Study Guide - Chapter 11 - Sustaining Aquatic Biodiversity
Core Case Study:
A Biological Roller Coaster Ride in Lake Victoria
is a large
shallow lake in East Africa in ecological trouble. In 1980 it contained 500 species of
(found no where else) cichlids, but today only 200 species survive.
The factors causing this loss
of biodiversity include:
1) introduction of Nile perch, a large predator, and 2) large algae
blooms from agricultural and urban runoff
Poverty has increased in the local population
due to mechanized fishing for Nile perch, which has put small-scale fishermen out of business,
and has caused local forests to be depleted of firewood, which is used to smoke the perch.
Now, the Nile perch is declining as its food supply diminishes. Anthropogenic changes that
occur without a clear understanding of the dynamics of large aquatic ecosystems threaten
another component of the world’s the biodiversity needed to sustain earth’s ecosystems.
What are the major threats to aquatic biodiversity?
Only 5% of the earth’s ocean has been explored and we know little about its biodiversity.
Scientist have observed that:
1) coral reefs, estuaries and the deep-ocean floor have the
greatest marine diversity, 2) biodiversity is higher near the coasts, and 3) because of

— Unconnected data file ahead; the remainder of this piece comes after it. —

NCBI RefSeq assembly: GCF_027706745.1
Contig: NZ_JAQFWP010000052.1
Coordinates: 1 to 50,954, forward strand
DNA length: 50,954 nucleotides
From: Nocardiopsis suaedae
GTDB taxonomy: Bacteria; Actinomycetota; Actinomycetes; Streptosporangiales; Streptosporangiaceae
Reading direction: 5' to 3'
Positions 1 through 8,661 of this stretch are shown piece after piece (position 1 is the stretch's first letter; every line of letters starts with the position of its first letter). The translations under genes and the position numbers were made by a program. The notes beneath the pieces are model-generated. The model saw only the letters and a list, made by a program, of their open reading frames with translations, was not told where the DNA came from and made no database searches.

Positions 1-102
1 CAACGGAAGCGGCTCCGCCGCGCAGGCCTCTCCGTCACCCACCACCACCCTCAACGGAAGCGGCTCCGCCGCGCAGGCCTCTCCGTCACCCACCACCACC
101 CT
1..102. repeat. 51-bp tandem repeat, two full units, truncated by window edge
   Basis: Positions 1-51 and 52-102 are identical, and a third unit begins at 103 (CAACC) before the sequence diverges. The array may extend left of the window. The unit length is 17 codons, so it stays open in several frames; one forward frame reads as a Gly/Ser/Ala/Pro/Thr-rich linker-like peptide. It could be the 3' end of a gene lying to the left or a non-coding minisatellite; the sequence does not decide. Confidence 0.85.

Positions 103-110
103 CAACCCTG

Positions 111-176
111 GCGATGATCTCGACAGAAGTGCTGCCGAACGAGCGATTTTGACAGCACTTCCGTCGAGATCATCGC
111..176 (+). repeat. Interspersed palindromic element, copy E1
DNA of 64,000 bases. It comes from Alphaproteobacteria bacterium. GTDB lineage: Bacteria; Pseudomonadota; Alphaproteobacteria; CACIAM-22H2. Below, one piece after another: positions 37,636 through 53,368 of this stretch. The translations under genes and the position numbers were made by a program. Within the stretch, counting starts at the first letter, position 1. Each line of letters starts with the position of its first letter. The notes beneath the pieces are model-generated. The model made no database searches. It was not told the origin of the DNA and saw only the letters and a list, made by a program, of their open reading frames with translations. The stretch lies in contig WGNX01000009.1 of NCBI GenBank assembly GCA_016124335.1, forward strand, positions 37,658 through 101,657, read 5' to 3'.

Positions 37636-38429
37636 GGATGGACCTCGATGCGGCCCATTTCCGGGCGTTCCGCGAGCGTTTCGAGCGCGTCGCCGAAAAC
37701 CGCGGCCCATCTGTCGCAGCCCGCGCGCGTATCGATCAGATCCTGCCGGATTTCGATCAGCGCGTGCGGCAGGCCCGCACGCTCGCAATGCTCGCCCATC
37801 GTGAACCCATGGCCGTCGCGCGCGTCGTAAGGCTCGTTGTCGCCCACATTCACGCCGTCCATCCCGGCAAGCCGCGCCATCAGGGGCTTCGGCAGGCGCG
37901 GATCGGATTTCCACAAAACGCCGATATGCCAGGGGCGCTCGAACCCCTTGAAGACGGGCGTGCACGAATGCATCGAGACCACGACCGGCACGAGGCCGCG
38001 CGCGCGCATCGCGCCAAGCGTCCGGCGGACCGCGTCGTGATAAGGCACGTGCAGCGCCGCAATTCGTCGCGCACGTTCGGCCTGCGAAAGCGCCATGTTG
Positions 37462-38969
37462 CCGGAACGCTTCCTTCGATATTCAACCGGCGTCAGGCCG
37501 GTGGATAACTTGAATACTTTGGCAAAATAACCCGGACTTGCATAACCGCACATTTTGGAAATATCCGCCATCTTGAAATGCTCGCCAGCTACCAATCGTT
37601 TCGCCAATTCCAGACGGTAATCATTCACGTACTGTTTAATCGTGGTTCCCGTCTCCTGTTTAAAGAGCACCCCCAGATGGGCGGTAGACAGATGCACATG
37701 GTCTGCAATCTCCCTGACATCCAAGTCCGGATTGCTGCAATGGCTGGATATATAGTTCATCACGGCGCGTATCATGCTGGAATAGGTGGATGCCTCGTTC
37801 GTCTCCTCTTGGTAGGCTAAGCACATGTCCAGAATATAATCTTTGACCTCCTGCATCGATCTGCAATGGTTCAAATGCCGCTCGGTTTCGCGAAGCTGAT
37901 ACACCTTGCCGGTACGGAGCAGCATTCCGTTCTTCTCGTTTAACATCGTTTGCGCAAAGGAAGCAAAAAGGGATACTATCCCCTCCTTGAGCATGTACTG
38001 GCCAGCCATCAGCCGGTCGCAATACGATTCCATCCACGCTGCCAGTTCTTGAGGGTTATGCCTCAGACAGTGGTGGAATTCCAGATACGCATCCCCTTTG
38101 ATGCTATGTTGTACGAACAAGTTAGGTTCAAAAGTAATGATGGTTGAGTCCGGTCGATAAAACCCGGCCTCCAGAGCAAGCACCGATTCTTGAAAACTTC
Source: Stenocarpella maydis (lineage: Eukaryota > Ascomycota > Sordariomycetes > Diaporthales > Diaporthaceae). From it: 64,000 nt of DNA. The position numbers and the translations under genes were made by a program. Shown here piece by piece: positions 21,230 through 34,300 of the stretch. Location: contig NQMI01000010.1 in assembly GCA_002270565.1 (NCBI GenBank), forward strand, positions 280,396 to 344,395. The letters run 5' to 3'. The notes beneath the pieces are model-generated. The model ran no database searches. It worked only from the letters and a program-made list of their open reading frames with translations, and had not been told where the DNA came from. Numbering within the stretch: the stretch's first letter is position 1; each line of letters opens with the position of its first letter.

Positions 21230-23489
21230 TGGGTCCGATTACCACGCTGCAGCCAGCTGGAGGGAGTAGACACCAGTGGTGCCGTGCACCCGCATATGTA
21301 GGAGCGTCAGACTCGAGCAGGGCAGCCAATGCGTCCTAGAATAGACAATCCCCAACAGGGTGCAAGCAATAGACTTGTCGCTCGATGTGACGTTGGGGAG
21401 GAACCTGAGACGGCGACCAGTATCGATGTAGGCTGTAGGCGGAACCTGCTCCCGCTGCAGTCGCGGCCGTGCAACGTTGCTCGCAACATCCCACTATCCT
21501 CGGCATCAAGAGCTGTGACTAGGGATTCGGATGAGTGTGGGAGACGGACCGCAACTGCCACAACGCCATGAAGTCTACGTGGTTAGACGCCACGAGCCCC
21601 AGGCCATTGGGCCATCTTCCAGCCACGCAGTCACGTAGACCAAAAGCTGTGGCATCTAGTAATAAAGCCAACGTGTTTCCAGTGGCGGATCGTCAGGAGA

greater habitat and food variety, the ocean floor has more biodiversity than the ocean
Habitat loss and degradation are the greatest threats to marine and freshwater
Ocean fishes spawn in coral reefs, mangrove forests, coastal wetlands, and
Unfortunately, these are the areas with the greatest human activity, and coastal habitats
are disappearing 2-10 times quicker than tropical forests.
Dredging operations and fishing
boats that use trawls are degrading the ocean bottom.
In the United Nations, an agreement to
stop bottom trawling in the South Pacific has been reached, but enforcement will be difficult.
freshwater aquatic zones, dams and excessive water withdrawal from lakes and rivers disrupts
flow and habitats. Today 51% of freshwater fish species are threatened with premature
The deliberate or accidental introduction of harmful
displaces many native
species and disrupts ecosystem services. The Nature Conservancy has reported that 84% of
the world’s coastal waters are being colonized by invasive species, and bioinvaders are blamed
for 2/3 of the fish extinctions in the U.S. from 1900-2000.
Two major sources of these invaders
ship ballast water
and consumers, such as aquarium hobbyists that dump tanks into
nearby streams and lakes, a particularly bad problem in Florida.
We may be able to use
biological controls to fight some invasive species seems, but these programs could just
introduce another pest.
By 2020, 80% of the world population will live in gigantic cities along marine coastlines, and this